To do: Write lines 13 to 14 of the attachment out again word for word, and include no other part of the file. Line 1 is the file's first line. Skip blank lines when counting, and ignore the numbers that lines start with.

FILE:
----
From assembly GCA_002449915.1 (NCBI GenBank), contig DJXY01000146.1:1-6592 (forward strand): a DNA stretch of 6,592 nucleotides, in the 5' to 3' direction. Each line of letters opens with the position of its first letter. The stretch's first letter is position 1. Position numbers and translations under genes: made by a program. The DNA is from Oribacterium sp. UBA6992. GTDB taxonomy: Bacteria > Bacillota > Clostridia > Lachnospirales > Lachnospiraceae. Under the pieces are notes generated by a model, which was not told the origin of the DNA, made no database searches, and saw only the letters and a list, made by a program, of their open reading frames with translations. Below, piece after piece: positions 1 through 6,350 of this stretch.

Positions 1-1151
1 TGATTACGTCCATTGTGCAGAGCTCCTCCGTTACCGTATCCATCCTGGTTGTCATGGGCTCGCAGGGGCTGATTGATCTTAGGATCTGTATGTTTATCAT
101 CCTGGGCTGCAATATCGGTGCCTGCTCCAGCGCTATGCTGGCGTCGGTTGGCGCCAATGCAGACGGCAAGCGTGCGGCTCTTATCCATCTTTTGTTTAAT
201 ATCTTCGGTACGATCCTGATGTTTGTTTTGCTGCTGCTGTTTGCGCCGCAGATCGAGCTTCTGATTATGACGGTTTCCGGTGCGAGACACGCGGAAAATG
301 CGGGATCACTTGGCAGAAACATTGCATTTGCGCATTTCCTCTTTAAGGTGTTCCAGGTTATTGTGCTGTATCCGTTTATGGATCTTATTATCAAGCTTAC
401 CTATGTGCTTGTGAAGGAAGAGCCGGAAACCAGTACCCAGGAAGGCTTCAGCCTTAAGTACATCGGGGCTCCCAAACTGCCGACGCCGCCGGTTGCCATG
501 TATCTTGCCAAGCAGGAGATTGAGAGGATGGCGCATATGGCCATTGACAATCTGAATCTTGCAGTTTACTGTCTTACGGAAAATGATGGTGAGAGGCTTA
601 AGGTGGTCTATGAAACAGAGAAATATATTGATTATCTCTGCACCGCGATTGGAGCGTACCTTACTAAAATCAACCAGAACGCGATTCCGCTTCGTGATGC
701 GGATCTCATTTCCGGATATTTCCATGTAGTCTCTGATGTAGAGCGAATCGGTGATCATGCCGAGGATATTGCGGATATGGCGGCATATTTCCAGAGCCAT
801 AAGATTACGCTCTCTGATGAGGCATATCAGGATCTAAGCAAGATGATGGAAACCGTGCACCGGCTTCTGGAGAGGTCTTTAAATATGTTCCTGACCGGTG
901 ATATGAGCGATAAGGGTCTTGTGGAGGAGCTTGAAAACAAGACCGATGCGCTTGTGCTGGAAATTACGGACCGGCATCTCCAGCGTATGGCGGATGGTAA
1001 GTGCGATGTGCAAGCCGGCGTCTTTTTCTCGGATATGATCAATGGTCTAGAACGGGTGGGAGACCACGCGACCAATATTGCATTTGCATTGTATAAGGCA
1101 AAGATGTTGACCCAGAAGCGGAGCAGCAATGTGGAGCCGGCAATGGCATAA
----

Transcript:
1001 GTGCGATGTGCAAGCCGGCGTCTTTTTCTCGGATATGATCAATGGTCTAGAACGGGTGGGAGACCACGCGACCAATATTGCATTTGCATTGTATAAGGCA
1101 AAGATGTTGACCCAGAAGCGGAGCAGCAATGTGGAGCCGGCAATGGCATAA